Even as they were sniping at each other post-breakup, the original peace and love mantra of the Beatles has been an important and oft-repeated message in each member's solo music. Ringo spells out his philosophy as plainly as possible on this track from 2005's 'Choose Love' album, declaring himself content with the up-and-down nature of his popularity in modern culture, because, after all, "all we really need is love."
Co-written with frequent Brian Wilson collaborator Van Dyke Parks, the first single from 2010's 'Y Not' received an unexpected boost from Ringo's Beatles bandmate Paul McCartney. Paul was going to play bass on a different track, but when he heard Ringo working on 'Walk With You' he quickly asked for a pair of headphones and added his own counterpoint to the chorus.
Ringo recorded this 1972 single -- one of his biggest-ever hits in England -- while still largely focused on his movie career, never intending it to be on any album. It's one of the few songs Ringo wrote entirely by himself. It features both some of his most forceful drumming and direct lyrics that certainly seem to be criticizing somebody. Still, Ringo denies all rumors that 'Boogaloo' was aimed at former bandmate Paul McCartney. He instead claims that his dinner companion Marc Bolan (of T. Rex) kept repeating the word one night, causing Ringo to wake up in the middle of the night, unable to get this song idea out of his head.
Ringo hadn't released a solo album in over six years, but the massive publicity wave from the 'Beatles Anthology' campaign inspired him to call in many of his friends to record 1998's 'Vertical Man.' We're not kidding when we say many friends; besides featuring Joe Walsh on guitar, this track -- the lead track from the album -- featured Paul McCartney, Steven Tyler from Aerosmith, and FORTY-THREE other singers.
The first of three songs on our list of best Ringo Starr songs that are also featured on Ringo's 1973 platinum-selling 'Ringo,' this horn-fueled romp features "fifth Beatle" Billy Preston on piano, with backing vocals from both Martha Reeves (from Martha and the Vandellas) and Merry Clayton, Mick Jagger's duet partner from 'Gimme Shelter.' Despite being one of Ringo's best songs and a huge hit upon release, it took him 34 years to give in to his fans' repeated demands to add it to his live setlist, finally performing it during his 2008 tour.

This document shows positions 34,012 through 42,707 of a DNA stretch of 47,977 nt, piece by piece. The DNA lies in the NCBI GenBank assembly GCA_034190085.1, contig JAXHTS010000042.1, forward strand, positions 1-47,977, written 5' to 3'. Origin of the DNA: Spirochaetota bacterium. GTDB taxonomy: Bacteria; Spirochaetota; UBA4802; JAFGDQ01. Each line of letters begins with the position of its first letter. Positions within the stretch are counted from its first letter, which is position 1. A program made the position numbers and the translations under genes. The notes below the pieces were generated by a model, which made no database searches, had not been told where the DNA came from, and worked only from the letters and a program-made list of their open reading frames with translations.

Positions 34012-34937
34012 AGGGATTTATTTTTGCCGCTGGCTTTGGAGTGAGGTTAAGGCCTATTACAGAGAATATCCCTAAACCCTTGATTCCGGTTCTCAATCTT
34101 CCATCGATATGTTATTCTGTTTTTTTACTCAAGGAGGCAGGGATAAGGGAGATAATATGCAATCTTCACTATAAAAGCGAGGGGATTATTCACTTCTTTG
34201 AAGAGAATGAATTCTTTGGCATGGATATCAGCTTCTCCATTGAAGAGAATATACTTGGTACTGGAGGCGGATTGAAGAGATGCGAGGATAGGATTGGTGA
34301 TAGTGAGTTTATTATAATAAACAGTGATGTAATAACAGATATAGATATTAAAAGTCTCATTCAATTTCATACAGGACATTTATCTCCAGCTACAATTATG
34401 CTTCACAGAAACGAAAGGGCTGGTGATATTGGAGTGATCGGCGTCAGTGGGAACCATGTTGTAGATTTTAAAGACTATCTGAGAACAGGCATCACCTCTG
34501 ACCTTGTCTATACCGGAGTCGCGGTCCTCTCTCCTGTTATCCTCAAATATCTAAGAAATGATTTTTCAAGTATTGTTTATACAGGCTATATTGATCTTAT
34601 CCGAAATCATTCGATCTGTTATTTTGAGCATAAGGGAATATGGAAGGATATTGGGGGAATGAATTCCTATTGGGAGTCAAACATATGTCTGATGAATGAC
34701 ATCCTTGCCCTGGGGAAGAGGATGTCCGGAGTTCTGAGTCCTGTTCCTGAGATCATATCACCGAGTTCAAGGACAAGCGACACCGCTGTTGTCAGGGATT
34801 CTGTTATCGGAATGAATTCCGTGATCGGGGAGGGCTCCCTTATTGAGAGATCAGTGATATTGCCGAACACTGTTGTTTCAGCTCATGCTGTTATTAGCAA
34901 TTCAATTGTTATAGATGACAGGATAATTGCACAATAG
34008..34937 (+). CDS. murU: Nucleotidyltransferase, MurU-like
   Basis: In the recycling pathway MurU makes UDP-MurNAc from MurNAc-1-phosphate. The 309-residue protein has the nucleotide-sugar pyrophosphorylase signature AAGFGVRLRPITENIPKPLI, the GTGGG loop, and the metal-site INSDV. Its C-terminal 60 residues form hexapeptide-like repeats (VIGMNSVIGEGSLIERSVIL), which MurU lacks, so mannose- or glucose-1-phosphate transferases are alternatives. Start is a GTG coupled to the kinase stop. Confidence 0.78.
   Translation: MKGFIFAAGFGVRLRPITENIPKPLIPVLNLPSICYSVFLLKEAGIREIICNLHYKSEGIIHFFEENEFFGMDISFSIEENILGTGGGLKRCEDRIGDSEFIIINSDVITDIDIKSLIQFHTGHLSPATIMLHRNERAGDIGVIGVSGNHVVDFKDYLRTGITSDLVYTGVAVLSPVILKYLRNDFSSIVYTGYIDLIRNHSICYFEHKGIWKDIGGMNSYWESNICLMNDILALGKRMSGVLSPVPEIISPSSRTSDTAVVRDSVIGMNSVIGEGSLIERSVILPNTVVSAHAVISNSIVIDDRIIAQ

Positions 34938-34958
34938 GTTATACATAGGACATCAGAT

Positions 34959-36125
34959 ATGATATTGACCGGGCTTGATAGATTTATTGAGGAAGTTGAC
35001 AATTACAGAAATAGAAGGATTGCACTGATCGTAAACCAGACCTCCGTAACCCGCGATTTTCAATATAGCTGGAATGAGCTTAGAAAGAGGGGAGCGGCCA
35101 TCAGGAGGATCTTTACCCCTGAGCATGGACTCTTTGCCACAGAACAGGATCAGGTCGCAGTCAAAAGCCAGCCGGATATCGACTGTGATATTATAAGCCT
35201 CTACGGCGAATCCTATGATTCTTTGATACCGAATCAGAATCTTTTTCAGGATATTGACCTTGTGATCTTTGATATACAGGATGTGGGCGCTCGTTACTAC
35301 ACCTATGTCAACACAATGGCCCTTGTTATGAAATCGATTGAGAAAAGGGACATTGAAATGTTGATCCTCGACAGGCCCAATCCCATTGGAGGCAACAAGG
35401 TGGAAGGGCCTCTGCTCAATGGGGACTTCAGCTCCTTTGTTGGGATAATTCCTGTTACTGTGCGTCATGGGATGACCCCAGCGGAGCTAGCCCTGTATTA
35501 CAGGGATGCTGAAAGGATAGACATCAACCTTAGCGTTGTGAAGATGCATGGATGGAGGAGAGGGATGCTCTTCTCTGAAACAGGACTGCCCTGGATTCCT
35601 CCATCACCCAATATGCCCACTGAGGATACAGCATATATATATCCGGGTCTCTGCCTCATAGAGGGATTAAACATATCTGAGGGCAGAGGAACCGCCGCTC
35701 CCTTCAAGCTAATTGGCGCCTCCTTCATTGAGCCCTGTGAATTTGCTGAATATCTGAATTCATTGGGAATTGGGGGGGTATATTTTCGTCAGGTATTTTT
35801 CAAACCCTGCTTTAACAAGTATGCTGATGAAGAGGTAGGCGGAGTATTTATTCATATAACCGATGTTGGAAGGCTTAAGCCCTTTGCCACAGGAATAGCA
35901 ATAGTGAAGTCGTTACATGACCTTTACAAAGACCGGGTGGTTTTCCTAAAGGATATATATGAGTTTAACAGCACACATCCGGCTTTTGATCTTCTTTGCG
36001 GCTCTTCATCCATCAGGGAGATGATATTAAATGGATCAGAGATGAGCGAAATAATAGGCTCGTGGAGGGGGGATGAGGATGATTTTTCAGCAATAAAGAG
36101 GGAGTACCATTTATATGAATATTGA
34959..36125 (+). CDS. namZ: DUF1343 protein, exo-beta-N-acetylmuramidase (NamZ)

Ringo has composed and performed numerous tributes to his fallen friend George Harrison since his 2001 passing, but perhaps none as touching as this song, featuring lead guitar by George's close personal friend Eric Clapton, from 2003's 'Ringo Rama.' Ringo also works the titles of two of his friend's most famous songs, 'Within You Without You' and 'All Things Must Pass,' into his own song's lyrics.
A hugely popular cover of a Hoyt Axton song, Ringo's version is featured on 1974's 'Goodnight Vienna.' Ringo's been very open about his substance abuse struggles over the years, never more so than here, as he firmly rejects offers of marijuana, cocaine ("no thank you, please, it only makes me sneeze") and alcohol, staying on the straight and narrow path, with help from, of all people, John Lennon's noted "lost weekend" partner-in-crime, Harry Nilsson.
A No. 1 smash hit from 1973's 'Ringo,' this cover of the 1960 rockabilly hit from Johnny Burnette is noted as the only No. 1 hit single featuring a kazoo solo, performed by, naturally, Paul McCartney. When Ringo created a video for this song for his 1978 television special, he cast none other than Princess Leia (a.k.a. Carrie Fisher) as his love interest. Must be nice to be a Beatle, huh?
This wistful song from 1973's 'Ringo' casts Ringo as a regretful loser in love, haunted by the places he and his beloved used to go to together.
The song took on extra poignancy when its co-author, George Harrison, passed away. Ringo's performance of the song at the tribute concert for his buddy reportedly brought many in the crowd to tears.
A pretty clear choice for the best Ringo Starr song ever, this 1971 stand-alone single is another Starr / Harrison composition, and features Stephen Stills on piano. On first listen you may think it's another "it's hard to be in a band" song, but as usual, Ringo has deeper issues such as love, trust, and of course, peace on his mind: "Open up your heart, let's come together. Use a little love and we will make it work out better."